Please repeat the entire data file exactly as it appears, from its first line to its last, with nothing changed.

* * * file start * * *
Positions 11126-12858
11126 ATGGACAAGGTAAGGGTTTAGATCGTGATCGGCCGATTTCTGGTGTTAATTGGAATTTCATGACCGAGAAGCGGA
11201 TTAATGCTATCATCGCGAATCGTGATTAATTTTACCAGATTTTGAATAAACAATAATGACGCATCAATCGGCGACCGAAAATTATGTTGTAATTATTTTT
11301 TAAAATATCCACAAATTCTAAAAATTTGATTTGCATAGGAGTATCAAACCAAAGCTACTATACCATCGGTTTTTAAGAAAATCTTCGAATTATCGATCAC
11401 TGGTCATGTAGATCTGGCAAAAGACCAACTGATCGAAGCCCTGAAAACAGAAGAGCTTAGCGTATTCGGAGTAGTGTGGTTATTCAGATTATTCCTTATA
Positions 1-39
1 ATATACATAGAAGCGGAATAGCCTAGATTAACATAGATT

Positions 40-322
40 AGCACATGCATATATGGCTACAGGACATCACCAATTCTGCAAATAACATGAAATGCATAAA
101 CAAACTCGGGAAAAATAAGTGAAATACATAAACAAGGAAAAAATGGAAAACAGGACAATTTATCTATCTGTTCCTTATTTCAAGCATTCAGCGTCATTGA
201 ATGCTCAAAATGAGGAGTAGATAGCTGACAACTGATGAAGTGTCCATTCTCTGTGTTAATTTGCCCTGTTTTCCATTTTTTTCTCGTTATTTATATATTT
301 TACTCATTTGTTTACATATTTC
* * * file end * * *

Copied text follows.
Positions 11126-12858
11126 ATGGACAAGGTAAGGGTTTAGATCGTGATCGGCCGATTTCTGGTGTTAATTGGAATTTCATGACCGAGAAGCGGA
11201 TTAATGCTATCATCGCGAATCGTGATTAATTTTACCAGATTTTGAATAAACAATAATGACGCATCAATCGGCGACCGAAAATTATGTTGTAATTATTTTT
11301 TAAAATATCCACAAATTCTAAAAATTTGATTTGCATAGGAGTATCAAACCAAAGCTACTATACCATCGGTTTTTAAGAAAATCTTCGAATTATCGATCAC
11401 TGGTCATGTAGATCTGGCAAAAGACCAACTGATCGAAGCCCTGAAAACAGAAGAGCTTAGCGTATTCGGAGTAGTGTGGTTATTCAGATTATTCCTTATA
Positions 1-39
1 ATATACATAGAAGCGGAATAGCCTAGATTAACATAGATT

Positions 40-322
40 AGCACATGCATATATGGCTACAGGACATCACCAATTCTGCAAATAACATGAAATGCATAAA
101 CAAACTCGGGAAAAATAAGTGAAATACATAAACAAGGAAAAAATGGAAAACAGGACAATTTATCTATCTGTTCCTTATTTCAAGCATTCAGCGTCATTGA
201 ATGCTCAAAATGAGGAGTAGATAGCTGACAACTGATGAAGTGTCCATTCTCTGTGTTAATTTGCCCTGTTTTCCATTTTTTTCTCGTTATTTATATATTT
301 TACTCATTTGTTTACATATTTC